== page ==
Should I buy 'antibiotic free'?
New study finds that cooking meat at safe temperatures is more effective at limiting exposure to bacteria than buying meat labeled "raised without antibiotics."
As grocery shoppers, we’ve grown accustomed to seeing the “free-from” labels that are increasingly common on food packaging today.
And you likely have noticed “antibiotic-free” or “raised without antibiotics” labels on poultry or meat products in the grocery store.
We all want to buy the safest food possible for ourselves and our families. Yet experts say these “free-from” labels are misleading.
All meat and poultry sold in the United States is free of antibiotics, as required by federal law.
“Our meat supply does not have antibiotics in it,” says Dr. Paul Plummer, a veterinarian and executive director of the National Institute of Antimicrobial Resistance Research and Education, based at Iowa State University in Ames.
Even farmers who raise livestock in organic or “without antibiotics” programs use antibiotics to treat sick animals, Plummer notes. However, those treated animals must be sold through conventional market channels.
If a farm animal does get sick and need antibiotics, farmers must follow strict U.S. Food and Drug Administration guidelines for the proper dosage, duration and withdrawal time — or in other words, the time between when the animal is treated and when it goes to market, Plummer explains.
As an added layer of protection, the U.S. Department of Agriculture (USDA) samples meat and poultry products to ensure they are free of antibiotic residues.
In the very rare case when a product tests positive for antibiotic residues, it is removed from the food supply chain and never goes to market.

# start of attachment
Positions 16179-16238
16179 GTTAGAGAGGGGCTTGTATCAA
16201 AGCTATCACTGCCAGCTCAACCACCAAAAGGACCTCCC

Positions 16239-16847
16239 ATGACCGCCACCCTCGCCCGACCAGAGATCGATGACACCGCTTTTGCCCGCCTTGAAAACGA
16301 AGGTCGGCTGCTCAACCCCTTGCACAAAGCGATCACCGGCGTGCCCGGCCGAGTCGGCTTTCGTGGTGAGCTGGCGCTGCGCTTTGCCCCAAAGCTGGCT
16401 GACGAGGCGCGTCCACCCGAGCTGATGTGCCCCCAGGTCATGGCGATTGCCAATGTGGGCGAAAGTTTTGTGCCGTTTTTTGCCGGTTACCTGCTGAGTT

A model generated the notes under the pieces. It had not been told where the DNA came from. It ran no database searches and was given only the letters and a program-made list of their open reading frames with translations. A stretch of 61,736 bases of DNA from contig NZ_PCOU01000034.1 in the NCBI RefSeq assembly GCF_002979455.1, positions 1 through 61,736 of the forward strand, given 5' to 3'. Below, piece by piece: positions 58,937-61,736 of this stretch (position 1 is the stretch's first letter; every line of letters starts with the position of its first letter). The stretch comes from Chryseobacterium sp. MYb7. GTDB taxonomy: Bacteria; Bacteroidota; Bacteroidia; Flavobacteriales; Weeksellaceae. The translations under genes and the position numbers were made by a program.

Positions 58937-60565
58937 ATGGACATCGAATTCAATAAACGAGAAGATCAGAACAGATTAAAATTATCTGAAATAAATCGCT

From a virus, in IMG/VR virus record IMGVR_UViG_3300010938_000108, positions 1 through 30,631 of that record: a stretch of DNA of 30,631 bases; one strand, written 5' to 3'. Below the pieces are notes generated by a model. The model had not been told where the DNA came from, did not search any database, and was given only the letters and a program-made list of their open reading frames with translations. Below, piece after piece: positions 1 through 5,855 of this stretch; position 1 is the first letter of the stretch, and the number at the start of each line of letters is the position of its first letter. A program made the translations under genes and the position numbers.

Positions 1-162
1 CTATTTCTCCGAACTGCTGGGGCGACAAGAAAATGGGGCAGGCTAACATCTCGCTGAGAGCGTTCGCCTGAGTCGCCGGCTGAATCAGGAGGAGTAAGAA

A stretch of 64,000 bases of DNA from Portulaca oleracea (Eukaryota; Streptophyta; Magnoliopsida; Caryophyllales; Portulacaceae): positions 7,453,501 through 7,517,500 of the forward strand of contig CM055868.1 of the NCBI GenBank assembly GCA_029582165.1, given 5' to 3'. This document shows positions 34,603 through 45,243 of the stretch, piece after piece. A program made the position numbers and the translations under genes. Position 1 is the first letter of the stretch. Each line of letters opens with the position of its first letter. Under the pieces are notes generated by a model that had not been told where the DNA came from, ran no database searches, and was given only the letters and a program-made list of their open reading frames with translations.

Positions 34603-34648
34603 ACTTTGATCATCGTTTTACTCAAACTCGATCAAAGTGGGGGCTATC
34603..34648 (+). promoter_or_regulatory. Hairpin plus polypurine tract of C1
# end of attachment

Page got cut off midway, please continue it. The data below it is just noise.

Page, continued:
As consumers, we also play a part in keeping our food safe, Plummer notes.
Safe food handling practices, including cooking meat and poultry to USDA recommended safe temperatures, will kill potential illness-causing bacteria, Plummer says.
In fact, a recent University of Nebraska study found that cooking ground beef to proper food-safe temperatures is more effective at limiting our exposure to antibiotic resistant bacteria than choosing meat labeled “raised without antibiotics” rather than conventionally raised beef.
“If you take those (recommended) precautions, the (risk of) resistance of antibiotics from a meat source is eliminated,” Plummer says.
Livestock farmers understand that it’s better to prevent farm animals from getting sick so they don’t need to use antibiotics unless absolutely necessary, Plummer says.
Farmers work closely with their veterinarians to develop comprehensive animal health plans, including strict biosecurity measures, such as requiring employees to shower-in and shower-out before entering barns, limiting outside visitors and disinfecting livestock trailers.
Vaccination plans are also an important tool in preventing farm animals from getting sick, Plummer says.
“For cows and pigs, respiratory diseases are one of our leading use of antibiotics. But if we can prevent respiratory disease through vaccination, then we don’t need to use antibiotics to treat it, and that allows us to reduce overall antibiotic use,” he says.
Plummer also notes that farmers are adopting new precision agriculture technologies to identify illness before it spreads to the whole herd.
For example, researchers are developing sensors in barns that can detect when a pig coughs, which could be an early sign that the animal needs to be separated from the rest of the herd.
Amazingly, scientists are also investigating facial recognition technology that can identify sick cattle based on the animals’ facial expressions.
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